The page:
Prior to restricting poultry-products imports from the U.S. following the discovery of avian flu in Texas, Mexico had already barred U.S. beef in response to bovine spongifrom encephalopathy. USDA’s chief economist says he expects Mexico to ease its ban on U.S. beef “in a matter of days.”

USDA’s 2003 export totals showed that by volume, Mexico was the second-largest export customer for U.S. beef and pork. Japan accounted for 29.4 percent of U.S. beef and beef variety meat exports while Mexico was close behind with 26.3 percent.

For pork and pork variety meats, Japan held the No.1 with 35.6 percent and Mexico was second at 28.9 percent.

It is a widely held view that foreign pork demand increased dramatically after countries such as Japan curbed U.S. and Canadian beef imports on BSE concerns then cut itself off from major poultry suppliers over worries about bird flu.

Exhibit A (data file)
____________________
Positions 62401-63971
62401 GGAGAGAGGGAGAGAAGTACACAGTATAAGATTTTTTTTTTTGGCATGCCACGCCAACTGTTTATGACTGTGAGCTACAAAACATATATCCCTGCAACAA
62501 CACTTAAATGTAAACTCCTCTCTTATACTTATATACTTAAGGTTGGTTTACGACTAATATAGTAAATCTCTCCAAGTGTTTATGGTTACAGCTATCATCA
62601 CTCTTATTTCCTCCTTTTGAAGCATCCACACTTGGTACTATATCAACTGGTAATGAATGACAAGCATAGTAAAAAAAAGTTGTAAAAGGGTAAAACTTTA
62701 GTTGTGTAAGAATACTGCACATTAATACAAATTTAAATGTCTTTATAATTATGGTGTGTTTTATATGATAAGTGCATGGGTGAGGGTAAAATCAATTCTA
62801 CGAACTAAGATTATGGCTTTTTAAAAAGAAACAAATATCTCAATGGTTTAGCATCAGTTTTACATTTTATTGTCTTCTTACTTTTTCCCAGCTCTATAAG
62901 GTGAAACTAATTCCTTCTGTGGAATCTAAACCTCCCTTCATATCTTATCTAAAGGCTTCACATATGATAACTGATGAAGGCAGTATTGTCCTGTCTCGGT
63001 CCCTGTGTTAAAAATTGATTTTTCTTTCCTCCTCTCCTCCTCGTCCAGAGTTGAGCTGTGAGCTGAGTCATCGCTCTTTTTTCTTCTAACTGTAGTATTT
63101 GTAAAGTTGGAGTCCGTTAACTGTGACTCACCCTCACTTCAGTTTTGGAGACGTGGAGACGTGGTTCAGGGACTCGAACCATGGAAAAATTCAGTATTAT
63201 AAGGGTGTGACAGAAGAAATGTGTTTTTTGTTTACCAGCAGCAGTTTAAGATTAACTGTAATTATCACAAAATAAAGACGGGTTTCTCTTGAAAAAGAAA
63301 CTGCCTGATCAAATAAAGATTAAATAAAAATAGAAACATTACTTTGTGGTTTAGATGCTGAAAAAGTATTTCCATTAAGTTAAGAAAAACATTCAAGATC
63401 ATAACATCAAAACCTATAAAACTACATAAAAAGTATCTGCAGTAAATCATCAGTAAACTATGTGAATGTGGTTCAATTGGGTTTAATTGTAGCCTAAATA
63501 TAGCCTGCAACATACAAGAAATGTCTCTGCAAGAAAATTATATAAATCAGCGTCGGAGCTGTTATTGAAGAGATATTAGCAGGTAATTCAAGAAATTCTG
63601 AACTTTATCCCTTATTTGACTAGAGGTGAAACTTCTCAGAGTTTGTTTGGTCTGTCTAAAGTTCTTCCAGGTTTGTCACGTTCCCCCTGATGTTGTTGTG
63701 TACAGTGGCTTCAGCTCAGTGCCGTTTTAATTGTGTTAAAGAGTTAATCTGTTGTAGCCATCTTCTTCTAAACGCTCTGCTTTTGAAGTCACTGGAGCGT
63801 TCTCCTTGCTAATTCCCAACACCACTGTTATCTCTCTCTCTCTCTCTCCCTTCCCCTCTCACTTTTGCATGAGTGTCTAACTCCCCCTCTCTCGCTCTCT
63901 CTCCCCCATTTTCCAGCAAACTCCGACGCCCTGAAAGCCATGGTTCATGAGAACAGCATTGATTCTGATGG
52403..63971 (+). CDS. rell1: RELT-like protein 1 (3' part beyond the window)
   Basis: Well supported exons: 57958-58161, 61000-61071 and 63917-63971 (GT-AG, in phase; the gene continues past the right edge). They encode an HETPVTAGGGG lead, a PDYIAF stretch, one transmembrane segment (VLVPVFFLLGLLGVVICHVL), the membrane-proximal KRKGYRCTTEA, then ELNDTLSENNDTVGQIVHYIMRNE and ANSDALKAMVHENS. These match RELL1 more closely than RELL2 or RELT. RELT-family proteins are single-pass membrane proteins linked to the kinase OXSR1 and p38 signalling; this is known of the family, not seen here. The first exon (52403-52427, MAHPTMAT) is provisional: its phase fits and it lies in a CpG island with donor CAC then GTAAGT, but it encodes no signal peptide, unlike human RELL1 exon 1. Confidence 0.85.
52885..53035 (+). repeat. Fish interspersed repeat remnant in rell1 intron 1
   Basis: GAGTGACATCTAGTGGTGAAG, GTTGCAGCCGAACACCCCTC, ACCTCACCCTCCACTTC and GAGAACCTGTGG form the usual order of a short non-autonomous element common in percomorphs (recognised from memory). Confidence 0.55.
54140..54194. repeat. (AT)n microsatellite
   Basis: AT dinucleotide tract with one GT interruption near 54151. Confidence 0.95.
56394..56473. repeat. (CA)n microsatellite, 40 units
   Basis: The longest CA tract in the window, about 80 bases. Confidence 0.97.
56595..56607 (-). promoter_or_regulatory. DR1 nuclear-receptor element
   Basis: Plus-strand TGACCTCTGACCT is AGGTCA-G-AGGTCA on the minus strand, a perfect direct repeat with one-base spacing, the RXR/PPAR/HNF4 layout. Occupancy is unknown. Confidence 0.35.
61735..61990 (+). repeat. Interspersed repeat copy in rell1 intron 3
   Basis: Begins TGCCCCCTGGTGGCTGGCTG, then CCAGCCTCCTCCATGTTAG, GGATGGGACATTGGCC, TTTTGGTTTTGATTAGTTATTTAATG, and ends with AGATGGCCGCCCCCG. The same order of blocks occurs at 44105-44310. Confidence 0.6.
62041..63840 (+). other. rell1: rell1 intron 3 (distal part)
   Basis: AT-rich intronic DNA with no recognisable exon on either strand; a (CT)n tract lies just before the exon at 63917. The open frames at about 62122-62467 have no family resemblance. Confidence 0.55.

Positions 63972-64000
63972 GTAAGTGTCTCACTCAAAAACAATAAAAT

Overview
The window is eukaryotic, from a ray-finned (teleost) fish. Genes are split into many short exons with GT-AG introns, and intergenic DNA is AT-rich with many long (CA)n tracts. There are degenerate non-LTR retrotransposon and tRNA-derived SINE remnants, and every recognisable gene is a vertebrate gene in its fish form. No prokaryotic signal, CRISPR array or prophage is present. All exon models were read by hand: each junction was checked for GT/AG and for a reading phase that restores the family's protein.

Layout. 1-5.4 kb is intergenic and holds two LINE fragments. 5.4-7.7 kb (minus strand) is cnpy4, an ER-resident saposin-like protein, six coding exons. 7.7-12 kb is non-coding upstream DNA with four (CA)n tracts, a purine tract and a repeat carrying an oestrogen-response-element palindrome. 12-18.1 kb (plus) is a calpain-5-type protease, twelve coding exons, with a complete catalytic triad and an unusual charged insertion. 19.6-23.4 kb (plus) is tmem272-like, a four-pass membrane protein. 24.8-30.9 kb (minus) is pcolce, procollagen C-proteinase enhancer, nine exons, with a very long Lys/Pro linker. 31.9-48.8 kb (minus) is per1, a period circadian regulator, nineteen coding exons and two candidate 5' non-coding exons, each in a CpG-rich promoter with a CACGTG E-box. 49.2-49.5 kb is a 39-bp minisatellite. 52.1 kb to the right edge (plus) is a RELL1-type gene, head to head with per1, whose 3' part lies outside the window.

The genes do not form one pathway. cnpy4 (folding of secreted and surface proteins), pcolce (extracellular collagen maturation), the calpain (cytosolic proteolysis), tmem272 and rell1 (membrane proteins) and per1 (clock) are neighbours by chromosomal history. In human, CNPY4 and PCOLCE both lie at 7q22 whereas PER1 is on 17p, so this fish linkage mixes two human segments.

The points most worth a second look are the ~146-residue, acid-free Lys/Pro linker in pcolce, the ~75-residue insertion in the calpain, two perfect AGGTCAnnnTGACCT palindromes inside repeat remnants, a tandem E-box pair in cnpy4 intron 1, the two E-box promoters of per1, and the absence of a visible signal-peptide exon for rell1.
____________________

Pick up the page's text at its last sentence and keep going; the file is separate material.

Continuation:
Chuck Levitt, senior livestock market analyst with Alaron Trading Corp. says lifting the ban might have a minimal impact on pork because of the country’s U.S. poultry restriction, which remains in place. After getting a boost from the cutoff of two of the three top meats in Mexico, pork would resume its normal relation to other meats.